Applying these factors in McMorris, the 2nd Circuit found that the first two factors supported dismissal because (1) the case involved an inadvertent disclosure of PII and there was no indication that the data was intentionally targeted and (2) the plaintiffs never alleged that the data was misused. On the final factor, the court noted that the data at issue included the type of PII that could have placed the plaintiffs at a substantial risk of identity theft or fraud. However, the court concluded that this alone could not establish standing because there was no indication that the PII was intentionally taken by an unauthorized party or misused.
In addition to the “increased risk” analysis, the 2nd Circuit also considered whether the costs associated with the plaintiffs’ proactive steps to protect themselves through credit monitoring and identity theft protection could alone constitute an injury in fact. The court determined that these expenses were based on a speculative threat and could not create an injury because the plaintiffs failed to show that they were at a substantial risk of future identity theft or fraud. Essentially, the plaintiffs could not manufacture standing by inflicting harm upon themselves based on hypothetical concerns.
Key Takeaways for Employers
The case provides employees, and other individuals whose data has been disclosed, with specific guidance on how to tailor their arguments to increase their likelihood of establishing standing based on a fear of identity theft. Through its “increased risk” analysis, the court enables a potential plaintiff to assess the McMorris plaintiffs’ shortcomings and create arguments to circumvent those shortcomings.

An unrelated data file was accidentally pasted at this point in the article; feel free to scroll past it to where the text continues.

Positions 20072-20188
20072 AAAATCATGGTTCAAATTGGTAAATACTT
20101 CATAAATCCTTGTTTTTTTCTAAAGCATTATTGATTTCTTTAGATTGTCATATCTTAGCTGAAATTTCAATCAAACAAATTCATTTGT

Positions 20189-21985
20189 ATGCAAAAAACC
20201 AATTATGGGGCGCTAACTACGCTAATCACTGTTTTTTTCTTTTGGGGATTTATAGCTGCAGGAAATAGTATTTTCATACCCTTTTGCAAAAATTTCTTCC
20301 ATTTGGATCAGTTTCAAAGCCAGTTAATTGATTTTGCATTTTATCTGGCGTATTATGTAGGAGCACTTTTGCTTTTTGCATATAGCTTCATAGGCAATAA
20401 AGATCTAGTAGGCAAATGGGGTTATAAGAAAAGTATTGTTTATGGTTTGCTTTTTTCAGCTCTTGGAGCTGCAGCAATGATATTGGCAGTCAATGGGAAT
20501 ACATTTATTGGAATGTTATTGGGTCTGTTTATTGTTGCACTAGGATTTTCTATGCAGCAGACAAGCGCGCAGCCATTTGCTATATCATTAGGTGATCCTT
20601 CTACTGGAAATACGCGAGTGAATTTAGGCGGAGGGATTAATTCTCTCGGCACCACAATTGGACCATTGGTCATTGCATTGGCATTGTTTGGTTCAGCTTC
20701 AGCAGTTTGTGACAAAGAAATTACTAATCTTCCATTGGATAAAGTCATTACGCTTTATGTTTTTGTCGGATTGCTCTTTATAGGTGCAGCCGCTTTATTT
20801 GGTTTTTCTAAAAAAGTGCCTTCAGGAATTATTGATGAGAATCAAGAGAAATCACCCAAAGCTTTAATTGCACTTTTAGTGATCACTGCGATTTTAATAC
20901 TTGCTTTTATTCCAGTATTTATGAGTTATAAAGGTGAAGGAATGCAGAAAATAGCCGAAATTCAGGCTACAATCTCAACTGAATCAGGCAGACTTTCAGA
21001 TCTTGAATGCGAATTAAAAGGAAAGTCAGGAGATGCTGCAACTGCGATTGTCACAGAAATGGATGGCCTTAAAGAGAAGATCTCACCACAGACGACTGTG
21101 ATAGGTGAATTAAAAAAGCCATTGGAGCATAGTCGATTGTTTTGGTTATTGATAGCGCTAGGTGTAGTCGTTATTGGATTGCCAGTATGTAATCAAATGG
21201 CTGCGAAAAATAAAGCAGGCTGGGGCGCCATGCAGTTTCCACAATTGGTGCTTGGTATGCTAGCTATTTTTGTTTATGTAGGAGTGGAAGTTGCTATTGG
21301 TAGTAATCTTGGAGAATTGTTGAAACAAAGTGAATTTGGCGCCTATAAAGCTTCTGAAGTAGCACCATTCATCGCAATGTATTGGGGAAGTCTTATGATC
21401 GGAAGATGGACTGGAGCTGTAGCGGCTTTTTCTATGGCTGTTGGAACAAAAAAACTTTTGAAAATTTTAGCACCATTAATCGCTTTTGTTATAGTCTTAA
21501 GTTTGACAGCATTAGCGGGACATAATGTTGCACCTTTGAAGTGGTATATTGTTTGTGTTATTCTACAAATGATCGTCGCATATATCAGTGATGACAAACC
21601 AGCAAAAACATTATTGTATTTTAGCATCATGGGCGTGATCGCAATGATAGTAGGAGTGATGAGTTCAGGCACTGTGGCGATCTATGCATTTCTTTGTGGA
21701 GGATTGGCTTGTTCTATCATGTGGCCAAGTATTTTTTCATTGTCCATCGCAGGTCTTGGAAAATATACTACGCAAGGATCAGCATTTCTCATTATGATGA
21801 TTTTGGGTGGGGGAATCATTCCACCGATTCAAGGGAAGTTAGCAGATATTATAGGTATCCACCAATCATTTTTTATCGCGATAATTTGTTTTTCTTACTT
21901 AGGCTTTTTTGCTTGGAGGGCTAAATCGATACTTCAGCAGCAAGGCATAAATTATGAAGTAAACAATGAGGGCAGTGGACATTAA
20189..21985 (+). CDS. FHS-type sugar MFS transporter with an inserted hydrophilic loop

However, the case can also be used by employers defending against similar claims as it (1) provides guidance on challenging standing and specific considerations to target; (2) confirms that individuals cannot manufacture standing simply by taking proactive measures; and (3) seems to indicate that inadvertent disclosures may be less likely to justify standing.
Practical Guidance: What Should You Do?
This case was the result of simple employee error that has resulted in CLA fighting a protracted litigation and likely incurring significant associated costs. Moreover, given the publicity of this lawsuit, CLA may suffer reputational harm and lost business as patients may learn of the incident and question whether their confidential information is being properly safeguarded at CLA.
In sum, a simple mistake like this can have significant consequences on a business – yet these types of mistakes occur with alarming frequency. In a September 2020 report on data breaches caused by outbound emails over the preceding 12 months, Arlington Research found that 80% of the studied organizations experienced a data breach due to an employee attaching the wrong file to an email and 80% had experienced a breach due to the wrong recipient being included on an email.
Moreover, given the current remote work environment, employee email usage has increased, which only increases the likelihood of an inadvertent disclosure occurring. Therefore, employers should be mindful of the frequency and significance of these errors, and take necessary steps to properly train their employees on safeguarding confidential data, especially that which is being exchanged electronically.
This case also serves as a general reminder for employers to take proactive steps to minimize the likelihood of other types of data incidents occurring. This includes inadvertent disclosures of a different nature (e.g., employees falling victim to malicious phishing emails) and criminal actors’ “targeted attempts to obtain” an employers’ confidential data. You should establish an incident response plan so that your company will be prepared if an incident occurs.
If you have any questions regarding data breach litigation, implementing policies to minimize the likelihood and impact of a data breach, developing incident response plans, or navigating the developing state privacy laws, please consult with the author of this Insight or a member of Fisher Phillips’ Data Security and Workplace Privacy Practice Group.